Paris has resorted to drastic measures to curb soaring pollution levels by forcing all cars with number plates ending in even numbers off the road for the first time in two decades.

Around 700 police officers were deployed on Monday to man 60 checkpoints around the French capital to ensure that only cars with number plates ending in odd numbers were out on the streets.

The government made the announcement on Saturday after pollution particulates in the air exceeded safe levels for five straight days in Paris and its environs.

Pollution particulates in the air can cause respiratory and heart problems [AFP]

Electric and hybrid cars will be exempted from the ban as well as any vehicle carrying three people or more.

The restrictions came into force across Paris and 22 surrounding areas from 5:30am local Paris time (04:30 GMT) on Monday.

They will be reviewed on a daily basis, with odd numbers potentially banned on Tuesday if an extension is deemed necessary.

Public transport has been free since the weekend to persuade Parisians to leave their cars at home, and the state railway company SNCF warned on its website of packed suburban trains at peak hours due to the extreme measure.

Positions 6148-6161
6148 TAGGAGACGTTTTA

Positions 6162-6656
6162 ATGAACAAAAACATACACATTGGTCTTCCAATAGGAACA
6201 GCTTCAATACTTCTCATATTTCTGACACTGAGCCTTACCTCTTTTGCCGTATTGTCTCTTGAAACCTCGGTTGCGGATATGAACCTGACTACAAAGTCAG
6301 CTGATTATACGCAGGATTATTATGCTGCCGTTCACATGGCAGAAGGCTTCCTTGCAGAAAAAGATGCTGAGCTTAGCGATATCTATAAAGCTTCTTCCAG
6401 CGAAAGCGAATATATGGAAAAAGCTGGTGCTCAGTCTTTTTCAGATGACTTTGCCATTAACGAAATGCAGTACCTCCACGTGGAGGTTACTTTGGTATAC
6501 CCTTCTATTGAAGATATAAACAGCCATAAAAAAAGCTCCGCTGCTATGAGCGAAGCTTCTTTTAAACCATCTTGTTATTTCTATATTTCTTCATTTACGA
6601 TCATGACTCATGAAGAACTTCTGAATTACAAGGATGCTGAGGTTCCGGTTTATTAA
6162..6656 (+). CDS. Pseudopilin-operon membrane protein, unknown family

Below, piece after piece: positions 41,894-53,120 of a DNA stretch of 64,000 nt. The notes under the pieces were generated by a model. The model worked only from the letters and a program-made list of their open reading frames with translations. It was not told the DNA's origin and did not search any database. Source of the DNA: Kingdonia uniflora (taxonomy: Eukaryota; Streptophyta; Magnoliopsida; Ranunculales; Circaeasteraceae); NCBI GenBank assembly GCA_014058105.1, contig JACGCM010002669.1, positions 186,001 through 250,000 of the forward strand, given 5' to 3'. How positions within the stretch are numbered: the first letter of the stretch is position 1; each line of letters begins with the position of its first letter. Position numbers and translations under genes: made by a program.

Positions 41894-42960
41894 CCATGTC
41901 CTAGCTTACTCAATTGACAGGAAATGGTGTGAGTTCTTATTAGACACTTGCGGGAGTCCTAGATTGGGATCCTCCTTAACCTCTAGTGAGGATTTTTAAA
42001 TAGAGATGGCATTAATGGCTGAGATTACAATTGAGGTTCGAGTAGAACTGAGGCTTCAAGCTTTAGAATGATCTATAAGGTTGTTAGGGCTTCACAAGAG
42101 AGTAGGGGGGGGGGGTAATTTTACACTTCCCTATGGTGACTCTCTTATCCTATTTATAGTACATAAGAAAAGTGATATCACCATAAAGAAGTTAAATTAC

"It is sure we will have more clients today," a delighted taxi driver told the AFP news agency.

Those who choose to brave the ban risk a fine of $30 if paid immediately, or $48 if paid within three days.

'Hasty ban'

It is the first time since 1997 that the French authorities have resorted to such a drastic measure.

Opposition UMP candidate for Paris mayor, Nathalie Kosciusko-Morizet, called the measure a "fig leaf".

Ecology Minister Philippe Martin said he understood the "difficulties, the irritation and even anger" over the move, adding: "But we just had to take this decision."

France's Automobile Club Association (ACA), which counts about 760,000 members, denounced the move as "hasty, ineffective" and "bound to lead to chaos".

"This measure had no effect in any country where it was introduced," said ACA head Didier Bollecker.

"Drivers are being targeted even though heating is more polluting, but no one is asking for heating to be used on alternate days," Bollecker said.

By Saturday the number of pollution particulates in the air had fallen slightly after hitting a high of 180 micrograms per cubic metre - well over double the safe limit - on Friday.

So-called PM10 particulates are created by vehicles, heating and heavy industry, with the safe limit set at 80 per cubic metre.

Pollution particulates in the air can cause asthma attacks as well as respiratory and heart problems. 

Source: AFP